After this treaty, Habsburg Kingdom of Hungary was enlarged and included one part of the lands[clarification needed] that formerly were administered by the medieval Kingdom of Hungary (In the 16th century, the territory formerly administered by the Kingdom of Hungary was divided between the Habsburg Monarchy (see: Kingdom of Hungary (1538–1867)), the Ottoman Empire (see: History of Hungary during Ottoman administration) and the Eastern Hungarian Kingdom centered in Transylvania).[citation needed]

Many Imperial soldiers were rewarded after the bloody battle. John de la Feld (who led the fight for Prince Eugene) was thereupon created a Count of the Holy Roman Empire.[citation needed]

See also[edit]

References[edit]

  1. ^ Liptai Ervin: Magyarország hadtörténete (Military history of Hungary), Zrínyi Katonai Kiadó (Zrínyi Military Publisher), Budapest 1985. ISBN 963-326-337-9[page needed]
  2. ^ Magyarország története 1526-1686 (History of Hungary 1526–1686) 2. tome, Authors: Zsigmond Pach and Ágnes Várkonyi, Akadémia Kiadó (Akadémia Publisher), Budapest 1985. ISBN 963-05-0929-6[page needed]
  3. ^ Suraiya Faroqhi: The Cambridge History of Turkey: The Later Ottoman Empire, 1603-1839, Cambridge University Press, 2006 [1]
  4. ^ K. K. Kriegsarchiv (Hrsg.): Feldzüge des Prinzen Eugen von Savoyen. Verlag des K. K. Generalstabes, Wien 1876, Band 2, page 156.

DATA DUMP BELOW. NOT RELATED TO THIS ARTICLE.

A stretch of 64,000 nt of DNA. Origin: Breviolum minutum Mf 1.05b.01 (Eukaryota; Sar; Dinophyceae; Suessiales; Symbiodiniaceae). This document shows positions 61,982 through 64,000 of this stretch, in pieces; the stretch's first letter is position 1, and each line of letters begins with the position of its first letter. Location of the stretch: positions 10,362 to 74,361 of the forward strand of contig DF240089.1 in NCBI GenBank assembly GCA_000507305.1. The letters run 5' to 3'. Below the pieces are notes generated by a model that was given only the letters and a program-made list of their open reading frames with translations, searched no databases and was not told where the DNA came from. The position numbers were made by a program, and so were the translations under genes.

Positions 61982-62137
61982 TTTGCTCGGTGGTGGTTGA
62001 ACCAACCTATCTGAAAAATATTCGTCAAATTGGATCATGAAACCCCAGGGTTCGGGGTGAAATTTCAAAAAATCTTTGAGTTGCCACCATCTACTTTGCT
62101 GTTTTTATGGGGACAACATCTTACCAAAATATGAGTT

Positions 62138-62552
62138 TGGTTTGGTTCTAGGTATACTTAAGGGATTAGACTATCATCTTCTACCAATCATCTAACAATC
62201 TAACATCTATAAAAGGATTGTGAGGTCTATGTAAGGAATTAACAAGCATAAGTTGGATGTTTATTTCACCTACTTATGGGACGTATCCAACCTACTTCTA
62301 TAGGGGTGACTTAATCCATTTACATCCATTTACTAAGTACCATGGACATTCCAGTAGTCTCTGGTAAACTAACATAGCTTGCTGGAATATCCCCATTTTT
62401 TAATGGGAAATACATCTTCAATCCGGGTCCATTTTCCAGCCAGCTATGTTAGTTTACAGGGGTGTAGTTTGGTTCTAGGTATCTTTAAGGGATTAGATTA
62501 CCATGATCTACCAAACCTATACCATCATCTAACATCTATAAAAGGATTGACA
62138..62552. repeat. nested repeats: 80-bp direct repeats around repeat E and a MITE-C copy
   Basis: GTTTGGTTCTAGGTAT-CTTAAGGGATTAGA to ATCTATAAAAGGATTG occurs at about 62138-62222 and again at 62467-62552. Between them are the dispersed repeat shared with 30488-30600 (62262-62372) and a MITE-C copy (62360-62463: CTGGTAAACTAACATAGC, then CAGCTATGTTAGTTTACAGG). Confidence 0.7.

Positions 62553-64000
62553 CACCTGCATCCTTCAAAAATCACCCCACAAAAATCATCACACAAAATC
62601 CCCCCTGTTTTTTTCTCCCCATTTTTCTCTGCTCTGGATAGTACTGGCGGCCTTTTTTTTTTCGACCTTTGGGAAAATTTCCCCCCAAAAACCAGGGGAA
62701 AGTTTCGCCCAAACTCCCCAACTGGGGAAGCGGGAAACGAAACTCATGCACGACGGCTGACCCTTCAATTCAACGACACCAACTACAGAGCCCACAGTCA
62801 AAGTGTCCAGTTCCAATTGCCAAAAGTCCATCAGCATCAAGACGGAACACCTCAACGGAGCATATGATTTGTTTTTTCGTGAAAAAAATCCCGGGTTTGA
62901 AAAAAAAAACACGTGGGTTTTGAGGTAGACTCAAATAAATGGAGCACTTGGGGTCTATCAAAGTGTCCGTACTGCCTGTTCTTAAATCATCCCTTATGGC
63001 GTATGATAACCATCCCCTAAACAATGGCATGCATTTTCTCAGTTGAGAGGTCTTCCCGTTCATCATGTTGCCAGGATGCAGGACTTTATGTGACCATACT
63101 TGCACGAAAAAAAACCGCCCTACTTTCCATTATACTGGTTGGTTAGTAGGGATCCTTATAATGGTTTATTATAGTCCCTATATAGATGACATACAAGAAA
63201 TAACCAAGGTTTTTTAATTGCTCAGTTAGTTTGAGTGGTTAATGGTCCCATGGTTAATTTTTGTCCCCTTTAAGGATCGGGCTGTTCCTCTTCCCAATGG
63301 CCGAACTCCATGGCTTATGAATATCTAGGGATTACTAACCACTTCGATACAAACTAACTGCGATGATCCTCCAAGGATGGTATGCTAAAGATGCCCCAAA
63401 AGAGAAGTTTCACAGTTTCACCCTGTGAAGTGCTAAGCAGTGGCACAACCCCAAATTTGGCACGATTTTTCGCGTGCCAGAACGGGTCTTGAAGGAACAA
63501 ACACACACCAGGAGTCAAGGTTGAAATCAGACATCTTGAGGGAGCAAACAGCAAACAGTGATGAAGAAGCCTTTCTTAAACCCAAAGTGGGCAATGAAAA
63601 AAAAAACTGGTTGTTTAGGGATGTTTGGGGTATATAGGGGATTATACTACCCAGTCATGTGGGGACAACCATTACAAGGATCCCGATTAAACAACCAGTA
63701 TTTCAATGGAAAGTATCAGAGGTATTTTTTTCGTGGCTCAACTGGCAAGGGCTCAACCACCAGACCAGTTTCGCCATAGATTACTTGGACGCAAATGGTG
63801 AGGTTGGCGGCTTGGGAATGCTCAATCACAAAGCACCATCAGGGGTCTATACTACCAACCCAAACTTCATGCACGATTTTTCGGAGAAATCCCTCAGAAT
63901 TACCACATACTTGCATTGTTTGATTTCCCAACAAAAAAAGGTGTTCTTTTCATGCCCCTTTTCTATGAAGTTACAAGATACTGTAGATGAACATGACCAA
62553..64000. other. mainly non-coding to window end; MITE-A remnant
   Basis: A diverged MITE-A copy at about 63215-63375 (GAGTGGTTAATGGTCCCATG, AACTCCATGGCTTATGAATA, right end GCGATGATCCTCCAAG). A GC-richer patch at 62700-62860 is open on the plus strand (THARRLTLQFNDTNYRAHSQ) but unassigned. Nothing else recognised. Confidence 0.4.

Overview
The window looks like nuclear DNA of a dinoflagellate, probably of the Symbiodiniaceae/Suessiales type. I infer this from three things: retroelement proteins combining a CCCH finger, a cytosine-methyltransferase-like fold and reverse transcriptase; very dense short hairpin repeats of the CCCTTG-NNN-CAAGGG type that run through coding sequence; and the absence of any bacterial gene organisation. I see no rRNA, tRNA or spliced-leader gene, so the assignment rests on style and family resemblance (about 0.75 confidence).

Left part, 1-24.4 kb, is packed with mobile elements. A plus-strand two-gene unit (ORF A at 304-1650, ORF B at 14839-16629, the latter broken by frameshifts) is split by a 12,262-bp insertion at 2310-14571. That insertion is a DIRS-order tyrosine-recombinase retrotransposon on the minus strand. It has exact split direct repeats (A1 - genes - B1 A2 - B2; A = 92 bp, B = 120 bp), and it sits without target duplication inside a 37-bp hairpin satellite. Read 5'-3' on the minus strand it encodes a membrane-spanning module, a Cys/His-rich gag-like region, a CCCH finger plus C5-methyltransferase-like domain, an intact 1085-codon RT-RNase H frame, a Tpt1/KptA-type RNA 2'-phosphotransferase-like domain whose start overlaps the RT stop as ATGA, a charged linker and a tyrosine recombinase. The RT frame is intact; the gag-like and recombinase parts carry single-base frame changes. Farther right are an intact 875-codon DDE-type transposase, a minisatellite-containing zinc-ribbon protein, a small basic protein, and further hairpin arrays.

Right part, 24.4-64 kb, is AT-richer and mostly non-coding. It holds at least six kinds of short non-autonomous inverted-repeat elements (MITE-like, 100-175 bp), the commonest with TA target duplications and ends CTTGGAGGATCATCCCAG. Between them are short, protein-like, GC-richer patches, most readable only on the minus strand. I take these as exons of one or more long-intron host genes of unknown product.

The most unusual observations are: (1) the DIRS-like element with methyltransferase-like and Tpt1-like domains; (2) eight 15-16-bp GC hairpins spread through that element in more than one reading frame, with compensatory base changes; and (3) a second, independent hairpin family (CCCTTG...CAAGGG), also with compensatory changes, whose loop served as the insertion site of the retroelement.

5. ^ Spencer C. Tucker: A Global Chronology of Conflict: From the Ancient World to the Modern Middle East, ABC-CLIO, 2010 [2]
  6. ^ Military history of Hungary[page needed]
  7. ^ Csorba Csaba - Estók János - Salamon Konrád: Magyarország Képes Története (History of Hungary in Pictures), Magyar Könyvklub (Hungarian Book-Club), Budapest 1999. ISBN 963-548-961-7[page needed]
  8. ^ "Military history of Hungary"[page needed]
  9. ^ Magyarország története 1526-1686 (History of Hungary 1526–1686) 2. tome, Authors: Zsigmond Pach and Ágnes Várkonyi, Akadémia Kiadó (Akadémia Publisher), Budapest 1985. ISBN 963-05-0929-6[page needed]
  10. ^ (Croatian) Zvonik br.177/2009 Stjepan Beretić: Povijesni kutak - Slankamen i Senta, Accessed Nov 19, 2009
    "Po oslobođenju od Turaka Hrvati i Srbi su u Somboru... osnovali vojne jedinice... I u Senćanskoj bitci su sudjelovale somborske jedinice.
  11. ^ Markó László: A Magyar Állam Főméltóságai (The Great Honours of Hungary), Magyar Könyvklub (Hungarian Book-Club), Budapest 2000. ISBN 963-547-085-1[page needed]

Further reading[edit]

  • Vít Vlnas: Princ Evžen Savojský. Život a sláva barokního válečníka, Ladislav Horáček - Paseka a Národní galerie v Praze 2001, ISBN 80-7185-380-1, str. 112-115
  • Liptai Ervin: Magyarország hadtörténete (Military history of Hungary), Zrínyi Katonai Kiadó (Zrínyi Military Publisher), Budapest 1985. ISBN 963-326-337-9
  • Magyarország története 1526-1686 (History of Hungary 1526–1686) 2. tome, Authors: Zsigmond Pach and Ágnes Várkonyi, Akadémia Kiadó (Akadémia Publisher), Budapest 1985. ISBN 963-05-0929-6
  • Markó László: A Magyar Állam Főméltóságai (The Great Honours of Hungary), Magyar Könyvklub (Hungarian Book-Club), Budapest 2000. ISBN 963-547-085-1
  • Csorba Csaba - Estók János - Salamon Konrád: Magyarország Képes Története (History of Hungary in Pictures), Magyar Könyvklub (Hungarian Book-Club), Budapest 1999. ISBN 963-548-961-7

External links[edit]

Coordinates: 45°56′N 20°05′E / 45.933°N 20.083°E / 45.933; 20.083